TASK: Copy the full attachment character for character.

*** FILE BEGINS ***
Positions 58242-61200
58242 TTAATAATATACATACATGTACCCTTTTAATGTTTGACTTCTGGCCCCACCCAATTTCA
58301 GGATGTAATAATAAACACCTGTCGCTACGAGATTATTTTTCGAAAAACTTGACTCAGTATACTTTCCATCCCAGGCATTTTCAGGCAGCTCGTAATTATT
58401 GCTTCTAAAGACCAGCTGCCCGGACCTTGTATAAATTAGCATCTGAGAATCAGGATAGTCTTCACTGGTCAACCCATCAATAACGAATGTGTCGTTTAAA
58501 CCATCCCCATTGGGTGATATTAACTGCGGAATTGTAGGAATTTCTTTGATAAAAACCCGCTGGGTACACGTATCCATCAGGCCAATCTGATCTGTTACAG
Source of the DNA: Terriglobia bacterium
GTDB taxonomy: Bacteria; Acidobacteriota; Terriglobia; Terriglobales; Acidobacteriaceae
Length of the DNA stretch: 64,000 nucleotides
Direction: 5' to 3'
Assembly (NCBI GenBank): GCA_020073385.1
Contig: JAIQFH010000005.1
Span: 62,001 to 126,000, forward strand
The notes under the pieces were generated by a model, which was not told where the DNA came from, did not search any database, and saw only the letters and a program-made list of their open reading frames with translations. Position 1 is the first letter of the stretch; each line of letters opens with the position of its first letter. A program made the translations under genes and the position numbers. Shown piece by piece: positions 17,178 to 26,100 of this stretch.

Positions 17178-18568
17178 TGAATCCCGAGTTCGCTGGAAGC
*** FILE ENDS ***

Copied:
Positions 58242-61200
58242 TTAATAATATACATACATGTACCCTTTTAATGTTTGACTTCTGGCCCCACCCAATTTCA
58301 GGATGTAATAATAAACACCTGTCGCTACGAGATTATTTTTCGAAAAACTTGACTCAGTATACTTTCCATCCCAGGCATTTTCAGGCAGCTCGTAATTATT
58401 GCTTCTAAAGACCAGCTGCCCGGACCTTGTATAAATTAGCATCTGAGAATCAGGATAGTCTTCACTGGTCAACCCATCAATAACGAATGTGTCGTTTAAA
58501 CCATCCCCATTGGGTGATATTAACTGCGGAATTGTAGGAATTTCTTTGATAAAAACCCGCTGGGTACACGTATCCATCAGGCCAATCTGATCTGTTACAG
Source of the DNA: Terriglobia bacterium
GTDB taxonomy: Bacteria; Acidobacteriota; Terriglobia; Terriglobales; Acidobacteriaceae
Length of the DNA stretch: 64,000 nucleotides
Direction: 5' to 3'
Assembly (NCBI GenBank): GCA_020073385.1
Contig: JAIQFH010000005.1
Span: 62,001 to 126,000, forward strand
The notes under the pieces were generated by a model, which was not told where the DNA came from, did not search any database, and saw only the letters and a program-made list of their open reading frames with translations. Position 1 is the first letter of the stretch; each line of letters opens with the position of its first letter. A program made the translations under genes and the position numbers. Shown piece by piece: positions 17,178 to 26,100 of this stretch.

Positions 17178-18568
17178 TGAATCCCGAGTTCGCTGGAAGC